breathing to manage your stress – a new approach

The role of the breath in meditation and stress management programs is well established. As a meditation strategy, focusing on the breath is primarily a tool for concentration, a place to focus the mind. As a stress management technique, slowing the breath, “belly breathing,” and focusing on the exhalation are all common (and effective) approaches to shifting the nervous system out of a state of hyperarousal.

In this post, I want to explore the science and practice of RSA breathing, a specific, well-researched strategy that may be the most powerful technique for reducing stress and anxiety that I know. This simple technique quickly changes your heart, your hormones, and your brain.

what is RSA?

RSA stands for Respiratory Sinus Arrhythmia. Despite the very medical-sounding name, RSA is just a technical way of describing a pattern of breathing in which your heart rate and your breath become synchronized. When you are breathing at a specific rate, your heart rate increases as you inhale and decreases as you exhale. Your bodily systems become synchronized, and all sorts of interesting, “magical” things begin to happen.

For example, when you breathe at your RSA rate for 10-15 minutes, stress hormones (cortisol) decrease, and DHEA (restoration) hormones increase (McCraty et al., 1998). Breathing at your RSA rate also quiets down the brain regions involved in the stress response (Sherlin et al., 2010) and maximizes your heart rate variability—a measure of nervous system balance. So, when you breathe at your RSA, you are changing your entire system.

how to do RSA breathing

The second step is to attend to the quality of the breath, allowing it to become quiet, slow, long, relaxed, gentle, and natural. For many people, these two steps are enough to significantly shift feelings of stress and anxiety as well as change physiological responses associated with anxiety. If you need or want to take it to the next level, then you can begin applying the above breathing practices at a slow and consistent rate (usually around 6 breath cycles per minute), at which point it becomes RSA breathing.

Finding your precise RSA breathing rate is a little bit of an individual process and requires some physiological monitoring equipment, typically a pneumograph (breathing monitor) and something to measure heart rate variability. However, the vast majority of people have their RSA right around 6 breaths per minute. Some people are a little slower, some a little faster, but almost everyone is between 5 and 7 breaths per minute. This is pretty slow, given that the average breathing rate for adults is somewhere between 12 and 15 breaths per minute.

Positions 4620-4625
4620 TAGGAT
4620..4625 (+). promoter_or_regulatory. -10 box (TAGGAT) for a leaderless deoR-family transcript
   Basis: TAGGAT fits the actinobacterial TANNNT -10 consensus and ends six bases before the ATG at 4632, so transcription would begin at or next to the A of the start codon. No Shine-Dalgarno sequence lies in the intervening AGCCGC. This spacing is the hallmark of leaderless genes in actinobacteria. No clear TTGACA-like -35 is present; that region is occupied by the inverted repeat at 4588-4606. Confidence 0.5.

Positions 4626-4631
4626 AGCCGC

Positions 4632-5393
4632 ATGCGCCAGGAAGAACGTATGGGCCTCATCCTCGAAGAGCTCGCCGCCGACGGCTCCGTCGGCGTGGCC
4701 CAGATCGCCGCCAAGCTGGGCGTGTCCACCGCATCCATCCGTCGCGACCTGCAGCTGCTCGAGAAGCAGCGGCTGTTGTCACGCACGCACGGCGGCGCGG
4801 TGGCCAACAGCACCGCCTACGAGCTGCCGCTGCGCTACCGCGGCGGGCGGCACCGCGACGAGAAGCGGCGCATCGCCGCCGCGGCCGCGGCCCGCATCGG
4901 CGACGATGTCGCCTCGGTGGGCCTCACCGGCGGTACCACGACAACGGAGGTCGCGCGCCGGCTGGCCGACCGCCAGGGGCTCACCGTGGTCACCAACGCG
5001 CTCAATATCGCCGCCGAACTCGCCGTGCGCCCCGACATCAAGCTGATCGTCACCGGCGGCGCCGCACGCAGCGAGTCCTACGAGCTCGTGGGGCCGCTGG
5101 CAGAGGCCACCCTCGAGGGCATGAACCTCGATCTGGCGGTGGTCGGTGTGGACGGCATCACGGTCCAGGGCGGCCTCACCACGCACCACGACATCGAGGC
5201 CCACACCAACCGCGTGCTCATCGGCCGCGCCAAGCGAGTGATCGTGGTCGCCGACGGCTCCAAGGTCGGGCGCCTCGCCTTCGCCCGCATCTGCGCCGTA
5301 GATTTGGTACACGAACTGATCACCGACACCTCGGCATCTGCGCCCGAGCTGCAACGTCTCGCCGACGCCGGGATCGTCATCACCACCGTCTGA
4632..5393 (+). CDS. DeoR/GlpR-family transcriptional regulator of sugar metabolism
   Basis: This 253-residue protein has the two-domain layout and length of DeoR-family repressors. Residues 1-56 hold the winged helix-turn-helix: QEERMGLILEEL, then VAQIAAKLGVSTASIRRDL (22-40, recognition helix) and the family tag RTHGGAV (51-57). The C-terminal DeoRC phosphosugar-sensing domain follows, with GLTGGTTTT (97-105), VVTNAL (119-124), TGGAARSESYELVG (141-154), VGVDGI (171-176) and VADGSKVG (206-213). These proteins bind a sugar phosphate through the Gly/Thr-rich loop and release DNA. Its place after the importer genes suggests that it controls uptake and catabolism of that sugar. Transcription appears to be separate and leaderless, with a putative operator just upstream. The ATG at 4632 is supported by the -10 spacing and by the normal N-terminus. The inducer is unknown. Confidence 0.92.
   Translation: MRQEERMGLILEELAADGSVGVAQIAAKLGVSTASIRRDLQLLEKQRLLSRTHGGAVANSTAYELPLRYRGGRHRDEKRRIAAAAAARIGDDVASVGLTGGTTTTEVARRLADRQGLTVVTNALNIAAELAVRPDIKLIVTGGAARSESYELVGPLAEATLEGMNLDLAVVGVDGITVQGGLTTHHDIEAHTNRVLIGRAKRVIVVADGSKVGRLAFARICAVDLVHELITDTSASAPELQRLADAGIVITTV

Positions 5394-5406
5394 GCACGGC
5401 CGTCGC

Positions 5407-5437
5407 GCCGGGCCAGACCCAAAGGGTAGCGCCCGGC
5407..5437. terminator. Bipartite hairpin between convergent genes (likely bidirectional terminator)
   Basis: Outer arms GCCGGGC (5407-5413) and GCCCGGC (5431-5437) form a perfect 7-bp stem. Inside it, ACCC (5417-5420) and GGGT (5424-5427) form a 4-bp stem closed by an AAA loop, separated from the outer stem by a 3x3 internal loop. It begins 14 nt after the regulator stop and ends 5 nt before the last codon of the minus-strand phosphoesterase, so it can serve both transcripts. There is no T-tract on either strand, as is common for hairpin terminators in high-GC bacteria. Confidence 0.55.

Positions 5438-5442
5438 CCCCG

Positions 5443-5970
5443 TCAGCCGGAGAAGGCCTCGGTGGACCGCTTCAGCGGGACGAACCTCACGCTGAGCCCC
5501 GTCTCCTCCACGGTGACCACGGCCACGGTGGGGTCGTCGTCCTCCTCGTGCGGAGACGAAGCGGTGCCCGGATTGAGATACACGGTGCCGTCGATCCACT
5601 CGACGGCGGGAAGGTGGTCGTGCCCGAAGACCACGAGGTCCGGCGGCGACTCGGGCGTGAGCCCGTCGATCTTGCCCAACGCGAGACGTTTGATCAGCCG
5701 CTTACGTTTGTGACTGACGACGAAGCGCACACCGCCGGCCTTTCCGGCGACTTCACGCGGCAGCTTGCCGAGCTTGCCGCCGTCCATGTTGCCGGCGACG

To breathe at 6 breaths per minute, you would complete one breath cycle (inhalation and exhalation) every 10 seconds; 5 seconds in, 5 seconds out. For most people, shifting from 12-15 breaths per minute to 6 is not a terribly smooth transition. Consequently, it is often best to begin lengthening the breath in a comfortable and gradual way, perhaps beginning at 8 breaths per minute and then slowing it down when it feels natural.

RSA and breath pacers

Without a great deal of practice, it is often challenging to breathe at this rate without some form of feedback or method to help you track and pace the speed of your breathing. Fortunately, there are numerous breath pacer tools available, many of which are free through the play store on your smart device. Simply type “breath pacer” into the search bar, and you will have many options.

While each specific breath pacer differs in appearance and settings, they all offer animations and/or sound patterns prompting you to inhale and exhale at a specified rate. You can choose the breathing rate on these programs, in some cases with great specificity, allowing you to choose the length of time for each component of the breath cycle (inhalation, pause, exhalation, pause).

RSA breathing with (or without) a breath pacer can also become a powerful meditation practice tool, providing a visual focus for your breath-focused meditation that simultaneously reduces stress and anxiety. Try doing this practice twice each day for 3-5 minutes each time, and see what you notice!

*This post is adapted from the book, Meditation Interventions to Rewire the Brain by Jeff Tarrant. Originally published on


McCraty, R., Barrios-Choplin, B., Rozman, D., Atkinson, M., Watkins, A.D. (1998). The impact of a new emotional self-management program on stress, emotions, heart rate variability, DHEA and cortisol. Integrative Physiological and Behavioral Science. 33(2), 151-170.

Sherlin, L., Muench, F., Wyckoff, S. (2010). Respiratory sinus arrhythmia feedback in a stressed population exposed to a brief stressor demonstrated by quantitative EEG and sLORETA. Applied Psychophysiology and Biofeedback, 35(3), 219-28. doi: 10.1007/s10484-010-9132-z

Tarrant, J. (2017). Meditation interventions to rewire the brain: Integrating Neuroscience Strategies for ADHD, anxiety, depression and PTSD. Eau Claire, WI: PESI Publishing and Media.

About the author

Dr. Jeff Tarrant is a licensed psychologist and board certified in neurofeedback. He is the Director of the NeuroMeditation Institute and author of the book, Meditation Interventions to Rewire the Brain. Neuro Meditation InstituteFacebookLinkedIn

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